MIAMI (AP) — Edward Villella, the artistic director of the Miami City Ballet, has abruptly left the company after nearly a year of financial struggles and management shake-ups that threatened to overshadow the troupe he founded and built into an internationally recognized company.
Villella, 75, said last year he would retire after the 2012-2013 season ends in April. Ballet officials announced Tuesday that Villella has decided to leave now.
The former New York City Ballet star founded the Miami Beach-based dance company in 1986.
In a statement, officials said Villella "had given the matter a great deal of thought" and decided with the company's executive board to speed the transition to new leadership.
The Cuban-born dancer Lourdes Lopez, who was set to succeed Villella as artistic director, now takes over immediately, ballet officials said.
In the statement, Villella and board president Jim Eroncig thanked each other for support and leadership. There's no mention of the angst that has shadowed Villella's departure since his retirement was announced in September 2011.
Ballet trustee Marvin Ross Friedman said Tuesday he was leaving with Villella. Instead of thanking Villella for leading the company to wild acclaim in Paris last summer, a few members of the executive board forced him to resign, Friedman said.
"He created a world-class company, a crown jewel in the pantheon of Miami's cultural assets ... yet he was fired," Friedman said in an email to ballet officials, dancers and board members.
Villella's departure was planned and a mutual decision, said Roberto Santiago, Miami City Ballet's spokesman.
Villella declined comment Tuesday. The terms of his retirement are guarded by a confidentiality agreement. But in a recent interview with The Associated Press, he expressed frustration and disappointment with his impending exit.
He remembered a comment his mentor at New York City Ballet, George Balanchine, made about wanting to "die in the harness," and he had hoped to make a final bow on his own terms.
"I'm not the retiring type," he said.
He will return to New York, where he was born, to pursue other opportunities in dance.
Villella was proud to have built a company where he would have liked to dance, despite one regret: "Just my failure to make everybody understand — and I'm talking about, not only donors and board people, the entire community, all of South Florida — this is a company that's had standing ovations in L.A., Kennedy Center, Chicago, New York City, Paris. We are known and received better outside of Florida than we are inside of Florida."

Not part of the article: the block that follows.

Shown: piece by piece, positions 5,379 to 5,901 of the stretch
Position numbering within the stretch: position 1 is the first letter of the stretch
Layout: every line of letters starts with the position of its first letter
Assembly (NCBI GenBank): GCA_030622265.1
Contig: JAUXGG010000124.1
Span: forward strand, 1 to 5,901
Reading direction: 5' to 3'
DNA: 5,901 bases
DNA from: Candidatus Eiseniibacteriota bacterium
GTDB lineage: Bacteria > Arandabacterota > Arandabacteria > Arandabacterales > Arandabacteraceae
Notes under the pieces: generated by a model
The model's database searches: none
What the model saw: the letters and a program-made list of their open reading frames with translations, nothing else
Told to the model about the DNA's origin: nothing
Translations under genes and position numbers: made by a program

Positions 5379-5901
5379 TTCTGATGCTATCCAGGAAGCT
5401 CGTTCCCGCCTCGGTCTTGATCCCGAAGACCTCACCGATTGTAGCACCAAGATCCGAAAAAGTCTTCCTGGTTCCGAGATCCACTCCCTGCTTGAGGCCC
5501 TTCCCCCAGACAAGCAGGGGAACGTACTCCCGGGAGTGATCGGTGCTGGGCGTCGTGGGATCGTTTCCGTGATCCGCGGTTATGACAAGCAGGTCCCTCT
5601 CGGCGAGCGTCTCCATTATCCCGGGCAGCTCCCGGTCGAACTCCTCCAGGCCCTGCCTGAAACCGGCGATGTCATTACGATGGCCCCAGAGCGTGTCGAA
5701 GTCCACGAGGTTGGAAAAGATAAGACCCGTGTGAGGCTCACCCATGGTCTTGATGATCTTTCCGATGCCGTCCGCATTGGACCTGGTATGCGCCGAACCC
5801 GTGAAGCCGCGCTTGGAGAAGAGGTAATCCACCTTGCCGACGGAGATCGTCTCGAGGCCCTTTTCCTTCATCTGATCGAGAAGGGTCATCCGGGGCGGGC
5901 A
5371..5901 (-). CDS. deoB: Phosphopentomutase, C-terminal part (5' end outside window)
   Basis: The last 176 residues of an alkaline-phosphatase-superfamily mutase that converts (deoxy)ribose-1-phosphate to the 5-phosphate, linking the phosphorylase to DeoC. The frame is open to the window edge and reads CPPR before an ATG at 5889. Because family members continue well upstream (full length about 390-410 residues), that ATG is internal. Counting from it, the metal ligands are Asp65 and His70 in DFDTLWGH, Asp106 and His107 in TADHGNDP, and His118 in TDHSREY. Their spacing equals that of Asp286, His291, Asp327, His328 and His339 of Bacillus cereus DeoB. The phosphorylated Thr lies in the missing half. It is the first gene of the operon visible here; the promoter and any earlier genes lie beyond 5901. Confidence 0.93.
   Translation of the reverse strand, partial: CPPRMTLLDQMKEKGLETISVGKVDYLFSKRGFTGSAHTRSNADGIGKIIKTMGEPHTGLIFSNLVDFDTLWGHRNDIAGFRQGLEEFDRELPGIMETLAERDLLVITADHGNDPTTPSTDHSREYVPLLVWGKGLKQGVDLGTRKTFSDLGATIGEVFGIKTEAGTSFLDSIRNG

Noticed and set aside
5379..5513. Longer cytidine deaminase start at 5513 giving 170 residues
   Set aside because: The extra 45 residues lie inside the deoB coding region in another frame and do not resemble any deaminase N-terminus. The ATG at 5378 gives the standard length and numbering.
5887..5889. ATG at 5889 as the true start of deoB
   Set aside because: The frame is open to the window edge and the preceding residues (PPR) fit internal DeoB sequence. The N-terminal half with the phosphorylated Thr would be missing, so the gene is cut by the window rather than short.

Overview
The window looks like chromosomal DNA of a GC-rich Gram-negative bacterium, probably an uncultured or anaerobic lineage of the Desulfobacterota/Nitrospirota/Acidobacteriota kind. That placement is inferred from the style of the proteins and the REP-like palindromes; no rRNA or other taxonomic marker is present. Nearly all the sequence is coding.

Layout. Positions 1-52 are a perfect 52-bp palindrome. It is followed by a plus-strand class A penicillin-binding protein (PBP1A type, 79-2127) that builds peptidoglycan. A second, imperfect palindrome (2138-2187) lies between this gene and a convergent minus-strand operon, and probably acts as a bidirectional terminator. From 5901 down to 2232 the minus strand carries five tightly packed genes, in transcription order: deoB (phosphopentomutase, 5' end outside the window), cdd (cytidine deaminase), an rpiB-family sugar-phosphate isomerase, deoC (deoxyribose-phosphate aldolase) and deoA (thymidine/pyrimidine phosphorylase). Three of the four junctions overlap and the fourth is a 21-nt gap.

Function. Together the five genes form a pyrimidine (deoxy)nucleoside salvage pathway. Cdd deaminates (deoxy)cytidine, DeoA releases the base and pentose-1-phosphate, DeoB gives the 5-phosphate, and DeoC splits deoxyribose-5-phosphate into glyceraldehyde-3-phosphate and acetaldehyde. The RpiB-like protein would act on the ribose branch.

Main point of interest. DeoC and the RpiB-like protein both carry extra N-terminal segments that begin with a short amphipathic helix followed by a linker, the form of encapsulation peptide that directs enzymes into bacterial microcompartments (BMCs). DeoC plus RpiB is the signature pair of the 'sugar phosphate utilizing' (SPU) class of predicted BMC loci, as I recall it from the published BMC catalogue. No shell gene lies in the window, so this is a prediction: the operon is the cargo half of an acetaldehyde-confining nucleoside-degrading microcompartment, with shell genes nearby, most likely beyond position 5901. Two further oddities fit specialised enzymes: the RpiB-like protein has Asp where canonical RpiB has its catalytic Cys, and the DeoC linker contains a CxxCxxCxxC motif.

Like other arts companies, Miami City Ballet has struggled through recession and recovery. After a successful 2009 tour in New York, the company cut eight dancers to save money. The second half of the 2008-2009 season was performed to recorded music because live orchestral music was too costly. An executive director hired last fall to improve fundraising and management was out by the end of June.
Many dancers addressed the board in confusion after Villella's retirement announcement. "It was news that came sort of out of the blue to us, and it seemed to us not happy news. We were trying to get some answers," said principal dancer Jennifer Kronenberg.
Miami City Ballet has brought in Michael Kaiser, president of the Kennedy Center for the Performing Arts, as a consultant to help financially restructure the company. Kaiser performed similar tasks for the American Ballet Theater and Alvin Ailey American Dance Theater in the 1990s, though he says the Miami troupe is in better shape than those companies at that time.
Lopez, who also danced at New York City Ballet, has been the director at New York dance company Morphoses. She arrived in Miami last week to take over the company's ballet school, which had been run by Villella's wife.
Lopez, 53, attended classes and rehearsals Tuesday with the company's professional dancers, Santiago said.
In an email Tuesday to the ballet's staff and roughly 40 dancers, Villella said he was confident the company would continue to flourish.
He also wrote that he was especially pleased with the rave reviews they earned in New York and Paris. Villella has said their triumph in Paris was as dear to him as the standing ovations he received from an audience in Moscow during the Cuban Missile Crisis.
Miami never was an ideal place to build a dance company, Villella had recently told AP, in spite of its growing population and fundraising potential. He noted the company has always run a deficit.
South Florida also lacks the cultural heritage of major arts destinations such as New York, he said, along with major donors who prioritize arts funding.
"My estimation when I came here was that I was bringing New York to Miami, but Miami has its own manner and fashion, and therein lies a complication," Villella said.